Handsanding improvements!

Self Made Knives

Well-Known Member
Ok, our favorite subject, hand sanding, a necessary evil. I've noticed I always have a hard time not blurring the lines between the flats and bevel. I see guys with these razor sharp transitions and wonder how the heck they do it.

I've been using a flat ground piece of blade stock and holding the paper tightly around it since I started. I saw where Todd Begg used stones for his hand work and he said the slack in paper is the issue.

My new method, see pic. PSA sandpaper rolls! These are awesome, made a huge difference for me in keeping crisp lines. And another thing, they sped up handsanding a lot too, no fiddling with loose paper. They're about $25 a roll, but are lasting a long time.

I'm using them for the initial sanding stages, like 150, 220, and 400. After that I go back to regular paper. It's working great for me, just thought I'd share. Anybody have any better techniques?

20180804_155703.jpg
 

John Wilson

Well-Known Member
That is a really good idea. I have also struggled with keeping sharp transitions. When I'm being very aware of that demarcation line, I use paper on my metal sanding stick with no leather backer. But you're right, it still blurs the line.
 

J. Doyle

Dealer - Purveyor
I never understood the whole 'wrapping paper around a block' thing. It was so readily apparent to me it wouldn't produce the result I was after that I never even tried it.
 

EdCaffreyMS

"The Montana Bladesmith"
Although I'm not a fan of using anything metallic for a "block", personally, I believe there are far more advantages to wrapping multiple layers of sandpaper for hand finishing than there are disadvantages. That being said, there is no "one size fits all" in any aspect of what we do, and there are many different paths to the same destination.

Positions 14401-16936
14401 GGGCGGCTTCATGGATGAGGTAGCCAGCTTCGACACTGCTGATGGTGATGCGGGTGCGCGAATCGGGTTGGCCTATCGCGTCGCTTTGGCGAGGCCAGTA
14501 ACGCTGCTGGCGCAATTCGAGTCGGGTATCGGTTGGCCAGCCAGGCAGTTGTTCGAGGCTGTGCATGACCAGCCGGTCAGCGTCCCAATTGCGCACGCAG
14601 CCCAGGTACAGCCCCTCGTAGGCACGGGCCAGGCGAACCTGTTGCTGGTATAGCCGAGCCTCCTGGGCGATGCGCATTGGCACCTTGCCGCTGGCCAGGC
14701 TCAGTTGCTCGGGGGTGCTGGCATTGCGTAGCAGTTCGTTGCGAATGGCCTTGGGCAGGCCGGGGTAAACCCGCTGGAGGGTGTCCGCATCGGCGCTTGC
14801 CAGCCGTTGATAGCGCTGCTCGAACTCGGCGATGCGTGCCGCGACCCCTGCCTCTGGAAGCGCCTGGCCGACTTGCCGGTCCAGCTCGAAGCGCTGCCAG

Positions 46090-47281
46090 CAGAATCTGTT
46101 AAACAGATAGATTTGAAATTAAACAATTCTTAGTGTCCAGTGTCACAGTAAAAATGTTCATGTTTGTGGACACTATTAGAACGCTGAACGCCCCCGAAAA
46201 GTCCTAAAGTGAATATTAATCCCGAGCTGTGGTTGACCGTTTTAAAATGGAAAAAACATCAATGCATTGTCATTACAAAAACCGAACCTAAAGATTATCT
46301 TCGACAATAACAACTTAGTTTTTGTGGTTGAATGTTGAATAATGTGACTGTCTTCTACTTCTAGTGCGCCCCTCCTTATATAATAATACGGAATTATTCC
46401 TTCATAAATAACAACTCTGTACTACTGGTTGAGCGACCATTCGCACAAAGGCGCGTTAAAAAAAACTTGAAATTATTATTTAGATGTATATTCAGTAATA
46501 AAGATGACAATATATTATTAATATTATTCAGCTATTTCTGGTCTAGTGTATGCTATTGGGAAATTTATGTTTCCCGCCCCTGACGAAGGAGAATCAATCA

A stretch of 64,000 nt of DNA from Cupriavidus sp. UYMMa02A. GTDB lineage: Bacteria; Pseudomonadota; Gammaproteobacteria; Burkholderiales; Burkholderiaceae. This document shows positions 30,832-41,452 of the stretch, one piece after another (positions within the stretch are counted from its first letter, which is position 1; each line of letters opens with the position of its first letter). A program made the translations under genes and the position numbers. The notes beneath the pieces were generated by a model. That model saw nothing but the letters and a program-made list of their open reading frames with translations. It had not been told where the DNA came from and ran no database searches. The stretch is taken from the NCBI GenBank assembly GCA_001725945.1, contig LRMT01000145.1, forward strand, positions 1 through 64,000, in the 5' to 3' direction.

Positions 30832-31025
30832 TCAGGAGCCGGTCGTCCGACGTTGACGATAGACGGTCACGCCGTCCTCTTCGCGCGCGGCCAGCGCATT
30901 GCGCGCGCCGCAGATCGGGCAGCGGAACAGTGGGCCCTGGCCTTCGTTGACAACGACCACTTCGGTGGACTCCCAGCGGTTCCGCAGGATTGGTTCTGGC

Drew Riley

Well-Known Member
I just grabbed a handful of mold/die polishing stones in various grits. The medium hardness stones don't seem to hold shape long enough, but the hard stones might do it. I certainly think they have a place in the hand finishing process, though I'm still getting used to them.

PSA paper seems like a good idea. I've also wondered about using the feathering adhesive for regular paper, on a sanding block.
 

Chris Railey

KNIFE MAKER
I can keep the lines nice and sharp if I only use my grinder to finish. I have recently made a commitment to hand sanding blades but every time I hand sand a bevel I lose definition. My work around was to get higher grit belts. If I hand sand to 600 on the flats then I finish sand the bevels on my grinder to the same. Nothing makes a sharper contrast than perpendicular lines. I thought about using stones but have not gone there yet.
 

Self Made Knives

Well-Known Member
I do some belt finished knives, but more often than not, I do hand sanding. I like the hard backer for the initial sanding, since I'm not perfect off the grinder this allows to me make little corrections. Once I'm happy with the hand "shaping" or leveling I do use either a rubber or leather backer for the high grit polishing. I'm sold on the PSA paper and hard backer for hand finishing, it's working really good for me.
 
Psa paper is great. I tried using the 3m feathering adhesive with regular sand paper. That works too but it is no where near as convenient as the Psa. I’ve been using a 1” wide aluminum bar and a 1” wide aluminum bar with a layer of rubber for finishing.
 
Top